the layers of DCG. Instead of the modulation of the intensity of UV radiation by a SI, we have here a
variable layer tanning (Figure 1c), that modulates the destructive effect of short-wave UV radiation
on gelatin in the upper layers. A significant decrease in the thickness of the DCG layer (Table 1, # 11,
12) [49, 50] up to the values of the order of λ provides high values of the DE η1 that are close to the
theoretical limit for thin holograms. In the case of ultra-thin DCG layer (T < 1 µm), for a sufficiently
long UV irradiation time, gelatin-free “windows” appear. Multiple repetition of the cycle “UV
radiation – washing – air drying” for the layers with the thickness T < 3-6 µm leads to the same
result. This fact allowed one to realize the effective transfer of holographic relief structures from the
DCG layer onto a PMMA substrate . In this case the sequential application of the DCG treatment
and the resists processing are used (Table 1, # 12).
3.3 Other applications of the photographic plate
Nowadays (2018) the photographic plate has been replaced as light sensitive material by CCDs
and other electronic devices. However, photographic emulsions are applied in fields like recording
of landscapes and portraits, motion pictures, aerial photography, microfilm, traffic and surveillance,
nuclear physics and more. For more information of the actual commercial emulsions please consult
the web pages of Kodak, Agfa-Gevaert, Fujifilm, Ilford and Slavich companies to mention but a few.
The photographic plate can be used to make relief micro-optical elements. By pure relief is
meant that there are variations in the height of the gelatin. Altman  mentioned that when
common developers were used the height of the relief image on the plate was of the order of 1 µm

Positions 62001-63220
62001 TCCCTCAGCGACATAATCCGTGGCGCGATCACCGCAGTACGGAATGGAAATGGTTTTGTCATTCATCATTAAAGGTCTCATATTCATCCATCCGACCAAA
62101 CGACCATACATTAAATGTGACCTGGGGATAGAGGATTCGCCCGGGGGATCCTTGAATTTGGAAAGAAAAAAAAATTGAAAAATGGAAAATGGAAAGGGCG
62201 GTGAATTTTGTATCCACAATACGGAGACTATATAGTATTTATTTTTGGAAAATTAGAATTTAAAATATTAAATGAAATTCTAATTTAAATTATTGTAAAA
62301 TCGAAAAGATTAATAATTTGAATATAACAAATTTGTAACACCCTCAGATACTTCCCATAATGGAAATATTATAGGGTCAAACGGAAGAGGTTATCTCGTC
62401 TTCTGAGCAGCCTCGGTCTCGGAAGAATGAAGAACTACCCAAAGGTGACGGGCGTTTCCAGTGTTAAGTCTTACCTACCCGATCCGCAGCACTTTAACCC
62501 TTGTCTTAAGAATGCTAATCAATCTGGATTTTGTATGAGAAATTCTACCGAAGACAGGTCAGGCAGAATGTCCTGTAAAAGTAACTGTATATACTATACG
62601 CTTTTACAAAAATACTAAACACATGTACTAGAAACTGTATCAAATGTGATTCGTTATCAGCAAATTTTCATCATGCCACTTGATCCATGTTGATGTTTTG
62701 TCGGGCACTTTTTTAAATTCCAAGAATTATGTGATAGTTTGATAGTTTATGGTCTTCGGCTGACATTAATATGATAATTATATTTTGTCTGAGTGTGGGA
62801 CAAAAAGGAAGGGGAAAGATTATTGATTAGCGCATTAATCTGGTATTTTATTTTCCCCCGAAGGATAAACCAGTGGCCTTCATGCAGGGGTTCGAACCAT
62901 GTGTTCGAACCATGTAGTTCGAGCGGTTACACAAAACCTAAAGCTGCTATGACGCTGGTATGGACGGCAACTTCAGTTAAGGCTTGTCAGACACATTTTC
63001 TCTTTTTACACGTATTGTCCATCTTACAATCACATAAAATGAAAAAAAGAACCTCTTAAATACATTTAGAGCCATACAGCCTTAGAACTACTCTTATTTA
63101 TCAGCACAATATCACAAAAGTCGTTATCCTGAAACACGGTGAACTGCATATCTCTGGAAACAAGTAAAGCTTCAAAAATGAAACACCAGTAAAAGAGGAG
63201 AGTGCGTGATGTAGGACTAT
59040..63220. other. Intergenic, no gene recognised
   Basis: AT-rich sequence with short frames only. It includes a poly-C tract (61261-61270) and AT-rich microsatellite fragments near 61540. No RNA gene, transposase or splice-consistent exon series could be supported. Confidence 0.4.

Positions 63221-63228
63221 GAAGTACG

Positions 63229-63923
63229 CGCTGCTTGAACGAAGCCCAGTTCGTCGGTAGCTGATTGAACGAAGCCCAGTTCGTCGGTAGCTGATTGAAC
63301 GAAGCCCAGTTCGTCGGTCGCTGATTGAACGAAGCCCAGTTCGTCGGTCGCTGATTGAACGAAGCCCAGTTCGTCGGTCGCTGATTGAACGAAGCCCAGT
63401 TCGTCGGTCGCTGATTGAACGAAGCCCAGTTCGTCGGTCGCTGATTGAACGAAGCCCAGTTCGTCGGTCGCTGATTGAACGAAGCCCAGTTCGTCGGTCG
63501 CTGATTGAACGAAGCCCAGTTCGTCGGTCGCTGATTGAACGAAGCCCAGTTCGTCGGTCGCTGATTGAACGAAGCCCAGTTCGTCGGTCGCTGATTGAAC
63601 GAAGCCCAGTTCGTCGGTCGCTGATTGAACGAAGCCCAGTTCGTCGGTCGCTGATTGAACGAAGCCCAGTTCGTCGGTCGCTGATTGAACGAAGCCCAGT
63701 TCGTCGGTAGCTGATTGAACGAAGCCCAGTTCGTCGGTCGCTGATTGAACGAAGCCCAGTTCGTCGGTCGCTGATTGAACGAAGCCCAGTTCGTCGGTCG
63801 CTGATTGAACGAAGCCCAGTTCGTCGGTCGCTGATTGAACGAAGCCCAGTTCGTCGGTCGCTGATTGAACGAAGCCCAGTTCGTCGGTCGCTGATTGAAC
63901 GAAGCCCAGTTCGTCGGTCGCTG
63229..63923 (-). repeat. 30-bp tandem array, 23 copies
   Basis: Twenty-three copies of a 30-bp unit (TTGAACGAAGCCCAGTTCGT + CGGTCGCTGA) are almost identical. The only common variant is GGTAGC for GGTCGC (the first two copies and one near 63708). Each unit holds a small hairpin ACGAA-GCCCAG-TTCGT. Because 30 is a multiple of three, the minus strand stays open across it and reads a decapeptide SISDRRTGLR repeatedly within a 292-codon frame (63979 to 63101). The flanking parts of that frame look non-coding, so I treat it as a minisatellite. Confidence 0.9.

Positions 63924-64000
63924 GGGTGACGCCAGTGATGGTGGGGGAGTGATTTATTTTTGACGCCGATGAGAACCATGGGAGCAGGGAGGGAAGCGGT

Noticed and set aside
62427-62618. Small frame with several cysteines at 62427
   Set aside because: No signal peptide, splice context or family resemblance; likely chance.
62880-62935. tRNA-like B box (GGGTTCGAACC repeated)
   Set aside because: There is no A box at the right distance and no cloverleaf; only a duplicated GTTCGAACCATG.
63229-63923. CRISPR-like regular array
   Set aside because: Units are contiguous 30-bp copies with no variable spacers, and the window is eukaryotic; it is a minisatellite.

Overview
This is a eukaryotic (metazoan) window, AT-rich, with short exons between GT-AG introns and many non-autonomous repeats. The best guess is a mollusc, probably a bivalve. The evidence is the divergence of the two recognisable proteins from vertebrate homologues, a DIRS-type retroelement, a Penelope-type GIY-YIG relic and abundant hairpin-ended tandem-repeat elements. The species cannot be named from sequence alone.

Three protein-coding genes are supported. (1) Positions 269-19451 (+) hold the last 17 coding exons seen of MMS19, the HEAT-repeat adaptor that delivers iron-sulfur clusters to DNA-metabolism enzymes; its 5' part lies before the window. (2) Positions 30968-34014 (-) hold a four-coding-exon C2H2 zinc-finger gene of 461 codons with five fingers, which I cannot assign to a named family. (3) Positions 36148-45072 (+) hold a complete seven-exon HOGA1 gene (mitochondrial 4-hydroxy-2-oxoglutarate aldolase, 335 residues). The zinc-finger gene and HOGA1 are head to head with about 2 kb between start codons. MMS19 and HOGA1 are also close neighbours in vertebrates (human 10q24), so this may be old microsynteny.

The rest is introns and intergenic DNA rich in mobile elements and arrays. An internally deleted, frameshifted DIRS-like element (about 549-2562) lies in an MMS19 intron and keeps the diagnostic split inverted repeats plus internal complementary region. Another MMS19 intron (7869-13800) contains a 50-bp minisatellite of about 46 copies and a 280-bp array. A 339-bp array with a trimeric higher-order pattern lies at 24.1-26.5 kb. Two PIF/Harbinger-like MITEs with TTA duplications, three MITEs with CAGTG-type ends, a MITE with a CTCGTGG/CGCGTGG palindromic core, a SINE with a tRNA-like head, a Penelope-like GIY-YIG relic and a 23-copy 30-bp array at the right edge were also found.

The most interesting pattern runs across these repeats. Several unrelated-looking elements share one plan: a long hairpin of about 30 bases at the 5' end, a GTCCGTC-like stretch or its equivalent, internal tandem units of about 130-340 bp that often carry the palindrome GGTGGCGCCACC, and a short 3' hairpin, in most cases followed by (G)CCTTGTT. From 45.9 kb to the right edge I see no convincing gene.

when the silver density was 4.0. But still higher relief images were generated when tanning bleach
was used. Relief images higher than 3 µm were obtained. Other studies mention the use of PE-2
photographic plates . Based on this method it is possible to fabricate relief surface zone plates
 and microlenses .
Cloud chambers and bubble chambers have been used for visualizing the passage of ionizing
radiation. The discoveries of the positron (1932) and the muon (1936) were done with cloud
chambers. These chambers use photographic emulsions. More recently an experiment was done to
detect Tau neutrinos originated from Muon neutrinos [62-65]. Protons were generated at the CERN
facilities (Switzerland) and sent to carbon targets which produced pions and kaons. They decay to
produce muons and neutrinos. To find the decay of Muon neutrinos into Tao neutrinos a special
chamber was built in Italy, 730 km away. This consisted of an Emulsion Cloud Chamber (ECC) 10 m
x 10 m x 20 m. The name of the project was Oscillation Project with Emulsion-tRacking Apparatus
(OPERA). The basic ECC unit of OPERA detector is a brick that consists of a sequence of 57 emulsion
photographic films interspaced with 56, 1 mm thick lead plates, packaged in a light tight container.
The brick weights 8 Kg and have a thickness of 7.5 cm. The total number of bricks is 154 000 giving a
total number of 10 million nuclear photographic films. These special films are made by Fuji Film co.
Each film is made of two 44 µm thickness sensitive layer separated by a 205 µm thickness plastic
base. The size of the grains in the photographic nuclear emulsion is between 0.1 µm and 0.5 µm. A
detailed explanation of the nuclear photographic emulsion is given in reference . See also the
4. Dichromated Gelatin (DCG)
4.1 DCG characteristics and sensitivity (UV and visible light)
A dichromated colloid consists of an organic colloid dissolved in a solvent that is usually water.
To this solution a chromate or dichromate is added. They form photosensitive layers. Among the
sensitizers are, for example, ammonium dichromate, potassium dichromate and sodium
dichromate. All chromium compounds are poisonous. They can be absorbed through the skin and
act as a protein precipitant. Photosensitive organic colloids can be divided in two general groups,
proteins and carbohydrates. Gelatin, animal glues, albumin, casein, and others belong to the first
group. Gum Arabic and starch belong to the second group. The compound of gelatin and